James Murphy isn’t a total flash in the pan; Prestini said there will be more DJ set and electronic acts. The big concern, however, “is making something that’s not about famous artists,” she said emphatically. “It’s not like, ‘Oh you’re going to come and hear Yo-Yo Ma’– no, you’re going to come and you’re going to hear someone who may not be the next Yo-Yo Ma, but who we think is killer.”
The space itself is nothing short of impressive. The director pointed to the boundary between the performance area and the bar. “The space is isolated acoustically,” she explained. “We have a two-ton door from London, it’s the only kind we could find that would provide the isolation we need.”
That massive door is just one example of all the custom fittings, fine tunings, and exceptional pieces of engineering and planning that went into National Sawdust’s physical space, but also how things are run. Acoustics were top priority in the remodeling process, so the organization hired an “acoustic consulting firm” to ensure sound quality would be nothing less than perfect.
Whether you can believe such a ridiculous thing or not, it’s true that the entire performance space is suspended on giant springs. “It’s so sound doesn’t travel through the air or the ground,” Prestini clarified. Oh, right.
The venue is named for the building’s original occupant, National Sawdust, which was exactly what it sounds like– a sawdust manufacturer. (The company’s name remains on the brick facade.) So clearly some major revamping had to be done to prevent the hollow din of an open warehouse, but the lengths to which the organization went are truly mind boggling. “Acoustic curtains that are hidden behind these acoustically transparent panels give musicians the opportunity to tune the room in a very facile way,” Prestini explained. “It could even be between sets.”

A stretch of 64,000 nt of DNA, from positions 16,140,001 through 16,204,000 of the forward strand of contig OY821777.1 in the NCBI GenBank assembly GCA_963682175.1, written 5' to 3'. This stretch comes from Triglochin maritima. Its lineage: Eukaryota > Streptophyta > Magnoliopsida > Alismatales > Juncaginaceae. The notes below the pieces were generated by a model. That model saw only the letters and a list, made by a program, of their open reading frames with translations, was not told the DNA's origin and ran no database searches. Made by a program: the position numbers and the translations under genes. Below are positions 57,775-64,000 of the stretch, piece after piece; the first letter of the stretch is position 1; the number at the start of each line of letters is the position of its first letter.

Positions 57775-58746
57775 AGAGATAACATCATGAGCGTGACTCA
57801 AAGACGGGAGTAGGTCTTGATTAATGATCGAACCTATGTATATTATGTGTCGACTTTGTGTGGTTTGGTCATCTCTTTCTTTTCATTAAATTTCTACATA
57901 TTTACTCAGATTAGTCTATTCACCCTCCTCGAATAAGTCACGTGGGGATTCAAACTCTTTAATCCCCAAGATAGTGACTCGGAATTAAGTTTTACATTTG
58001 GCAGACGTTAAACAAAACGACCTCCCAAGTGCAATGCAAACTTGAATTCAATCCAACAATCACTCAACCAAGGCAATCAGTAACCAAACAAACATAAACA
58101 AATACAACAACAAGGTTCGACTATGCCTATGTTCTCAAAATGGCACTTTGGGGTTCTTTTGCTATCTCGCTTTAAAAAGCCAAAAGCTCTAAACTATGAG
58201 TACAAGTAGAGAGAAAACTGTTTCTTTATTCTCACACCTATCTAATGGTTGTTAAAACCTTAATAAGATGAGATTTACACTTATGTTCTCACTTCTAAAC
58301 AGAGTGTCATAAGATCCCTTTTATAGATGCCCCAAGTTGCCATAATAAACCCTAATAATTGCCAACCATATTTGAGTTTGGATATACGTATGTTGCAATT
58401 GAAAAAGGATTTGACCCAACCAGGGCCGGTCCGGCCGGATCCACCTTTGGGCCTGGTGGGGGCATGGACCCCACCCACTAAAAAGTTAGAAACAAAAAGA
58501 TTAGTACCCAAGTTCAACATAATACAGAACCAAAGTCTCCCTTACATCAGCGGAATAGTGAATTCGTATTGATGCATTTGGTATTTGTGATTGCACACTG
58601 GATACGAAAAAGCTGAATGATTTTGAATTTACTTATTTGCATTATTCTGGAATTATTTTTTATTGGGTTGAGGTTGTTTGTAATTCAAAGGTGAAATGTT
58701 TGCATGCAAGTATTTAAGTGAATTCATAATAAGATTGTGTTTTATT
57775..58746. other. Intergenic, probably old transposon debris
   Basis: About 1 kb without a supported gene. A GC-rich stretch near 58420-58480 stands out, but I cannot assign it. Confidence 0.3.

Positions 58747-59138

The stage is also malleable. It can disappear into the floor and rise up to a height of the performers’ choosing. “The idea was to create a space that would sonically be able to house the piano, that was the point of departure,” Prestini said. “They based the whole thing off the model of European chamber halls.” But National Sawdust has blown the old ways out of the water.
We continued to stream through the various rooms of the building, while Prestini soothingly presented to me the variety of amenities, luxuries, and technological feats that could very well define a new standard for concert halls. Somehow, I started to feel like I was a billionaire playboy gone yacht shopping. All these gadgets and fixtures are amazing, for sure, but does one really, really, truly need all of this? Does music really sound that much better in a place that’s this acoustically sensitive? (So sensitive, I noticed Prestini flinching as the workers banged and stomped, and blared “test-test-test-test” through the speakers, as if they would break the sense of stiff perfection that hung in the air.)
But National Sawdust is trying to do something that no one else in the music venue business has done in New York City, and that’s provide emerging classical and professional musicians with a hip spot to perform, play, practice, and record but also a mega-endowed set of resources and support, all inside Williamsburg.
And actually this emphasis on newness extends throughout the organization. Prestini– a composer, curator, and music bizz entrepreneur though she might be– has never run an institution this ambitious. When they were recruited, the architects had never worked on a building before. “It goes along with the whole ethos of the space,” Prestini said.
Save for the original painted signage on the brick facade out front, and a corner of the building with the old, un-muraled bricks encased in glass, everything has been remodeled, torn out, rethought and, above all– tightly, tightly curated to be just so. There’s no room for looseness or intuition. This is restricted airspace.
A requisite colorful street-art mural covers a large chunk of the building outside, seemingly there to bring the alien institution up to North Brooklyn Code. Other than the indecipherable mural, there’s little else here that looks like anything at all the music scene around these parts has ever seen. “What’s so exciting and nerve wracking, in a city where there’s so much for artists, there’s also so little,” Prestini said. “In a way, I feel a huge amount of responsibility, and hopefully I’m leading this the right way, because we’ve been given this dream space.”